If you have questions, criticism or issues, use the comments section or GitHub issues (I’m always happy for pull requests) or hit me up at #useR2017 this week.

*or even: with the same R version compiled on the same architecture, but that’s a different story and inconsistencies between package versions are probably way more common.

The downsides of this approach

There have been quite some discussions here and on Reddit  about this template. Here I just want to quickly state my opinion on a couple of arguments that were brought up (taken from the README).

With checkpoint, you can only access archived packages from CRAN, i.e. MRAN. As others have pointed out, GitHub repositories don’t fit into this system. I wouldn’t consider this as a big issue as you can install specific versions (i.e. releases/tags) from GitHub and as long as the GitHub repository stays alive, you can access these old versions. This is how the checkpoint package itself is installed in this template, by the way:

A second possible disadvantage is the reliance on Microsoft’s snapshot system. Once these snapshots are down, the whole system is futile. I reckon/hope there will be third party mirrors though once the system gets really popular.

Some people also mentioned Docker, as it allows to make an image of your whole system, thus guarantees absolute reproducibility (like a time machine). The reason why I decided against that is predominantly accessibility for less technically inclined useRs. See my comment below.

8 Comments

    • You’re welcome. I have considered Docker quickly but a) I’d like to stay as close to the R environment as possible and b) I somehow think it would be a bit overkill. With my proposed workflow, the only thing people need is R and ideally RStudio. It should really be executable without having to install anything else / manually.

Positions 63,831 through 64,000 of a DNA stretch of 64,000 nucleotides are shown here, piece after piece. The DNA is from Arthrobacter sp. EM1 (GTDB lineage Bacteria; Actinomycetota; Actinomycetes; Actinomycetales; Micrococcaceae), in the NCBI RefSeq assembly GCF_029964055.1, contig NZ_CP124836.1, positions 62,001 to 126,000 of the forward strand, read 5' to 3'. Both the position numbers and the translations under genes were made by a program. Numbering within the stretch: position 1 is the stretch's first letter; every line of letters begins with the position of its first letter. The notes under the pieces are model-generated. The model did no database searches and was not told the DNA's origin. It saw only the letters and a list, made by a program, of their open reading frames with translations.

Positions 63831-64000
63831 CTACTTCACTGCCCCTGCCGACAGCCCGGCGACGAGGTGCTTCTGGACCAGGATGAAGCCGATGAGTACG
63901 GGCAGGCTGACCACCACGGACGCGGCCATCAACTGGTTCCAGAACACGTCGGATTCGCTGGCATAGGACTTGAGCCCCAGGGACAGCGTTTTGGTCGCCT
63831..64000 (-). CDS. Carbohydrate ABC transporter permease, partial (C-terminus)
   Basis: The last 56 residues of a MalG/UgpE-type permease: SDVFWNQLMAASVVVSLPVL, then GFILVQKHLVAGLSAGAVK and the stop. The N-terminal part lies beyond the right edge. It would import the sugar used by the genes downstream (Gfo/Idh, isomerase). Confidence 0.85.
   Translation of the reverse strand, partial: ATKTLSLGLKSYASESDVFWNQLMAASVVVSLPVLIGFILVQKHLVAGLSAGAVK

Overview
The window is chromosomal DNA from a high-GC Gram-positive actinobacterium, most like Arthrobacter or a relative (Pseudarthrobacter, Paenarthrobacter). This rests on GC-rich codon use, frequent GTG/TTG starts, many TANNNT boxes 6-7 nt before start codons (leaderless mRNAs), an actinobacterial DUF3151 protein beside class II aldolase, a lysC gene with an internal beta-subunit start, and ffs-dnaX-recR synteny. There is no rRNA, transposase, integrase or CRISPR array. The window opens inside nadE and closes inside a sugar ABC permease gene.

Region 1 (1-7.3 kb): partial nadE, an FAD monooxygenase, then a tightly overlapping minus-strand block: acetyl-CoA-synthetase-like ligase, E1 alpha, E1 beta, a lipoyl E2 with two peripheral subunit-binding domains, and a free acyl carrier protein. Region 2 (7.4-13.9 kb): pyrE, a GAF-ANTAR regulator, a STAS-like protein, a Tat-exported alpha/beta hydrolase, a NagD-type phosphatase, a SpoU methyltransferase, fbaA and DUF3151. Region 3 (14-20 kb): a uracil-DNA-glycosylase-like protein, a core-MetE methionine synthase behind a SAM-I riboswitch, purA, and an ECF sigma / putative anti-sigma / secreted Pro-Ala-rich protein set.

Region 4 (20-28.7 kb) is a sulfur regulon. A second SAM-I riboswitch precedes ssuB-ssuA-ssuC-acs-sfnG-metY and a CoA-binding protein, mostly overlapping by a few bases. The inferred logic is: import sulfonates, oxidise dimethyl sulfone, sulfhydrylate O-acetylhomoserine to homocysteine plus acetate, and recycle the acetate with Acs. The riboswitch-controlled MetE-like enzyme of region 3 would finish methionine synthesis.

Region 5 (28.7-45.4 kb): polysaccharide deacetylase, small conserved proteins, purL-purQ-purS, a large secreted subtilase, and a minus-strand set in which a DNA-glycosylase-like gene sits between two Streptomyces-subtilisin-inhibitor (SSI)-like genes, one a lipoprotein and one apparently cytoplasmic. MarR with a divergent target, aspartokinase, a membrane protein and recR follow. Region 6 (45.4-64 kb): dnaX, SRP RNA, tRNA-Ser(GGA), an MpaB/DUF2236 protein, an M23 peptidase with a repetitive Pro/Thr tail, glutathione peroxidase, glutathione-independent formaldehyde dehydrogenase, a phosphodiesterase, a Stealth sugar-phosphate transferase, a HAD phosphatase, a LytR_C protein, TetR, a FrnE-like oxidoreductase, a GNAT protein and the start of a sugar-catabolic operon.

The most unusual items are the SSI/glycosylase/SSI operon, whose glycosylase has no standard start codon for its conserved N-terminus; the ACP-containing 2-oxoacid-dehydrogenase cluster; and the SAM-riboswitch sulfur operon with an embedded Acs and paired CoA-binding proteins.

Concerning RStudio projects: I “heard” of them, but do they archive the used packages in some sort? To be honest I haven’t really tried that out, but I think that the dependency on RStudio’s functionality (even though I love it and it’s great) should/could be avoided here. Yes: I know, my workflow depends on checkpoint and Microsoft’s CRAN snapshots.

  1. Matt Pancia

    This is nice and pretty minimal, but there’s a small issue with moving away from packrat, which is that you cannot include/version packages that are installed via Git. Some packages aren’t on [C/M]RAN, or you might want to use a development version of a package that has more features / is not broken in some way.

    You can’t do this with checkpoint.

    • Hey Joao
      I quickly looked into pacman. It has a lot of cool functions & features, but I don’t really see a solution for installing specific package versions (which is needed for reproducibility as defined here). You can specify a *minimal* package version, but not a *specific* one. Minimal package versions are better than no versions, but still a package can change slightly in the future and not be backwards compatible. Or did I miss something with pacman?

  2. Thanks for this great post. The more people read about this, the more likely change will happen.

    Regarding Docker, we’ve recently presented (http://o2r.info/2017/07/07/useR2017/) a package that should make things easier for “less technically inclined users”: containerit, see https://github.com/o2r-project/containerit/
    So, together with other packages, you could create, build and execute a Docker image using plain R functions. Would that change your assessment of Docker for your use case?

    • I unfortunately missed your talk but I read about it. Sounds promising, I will have a look into it. I recently stumbled upon an issue because of the wrong R version. This would probably be solved by your approach. Thanks for pointing me to it.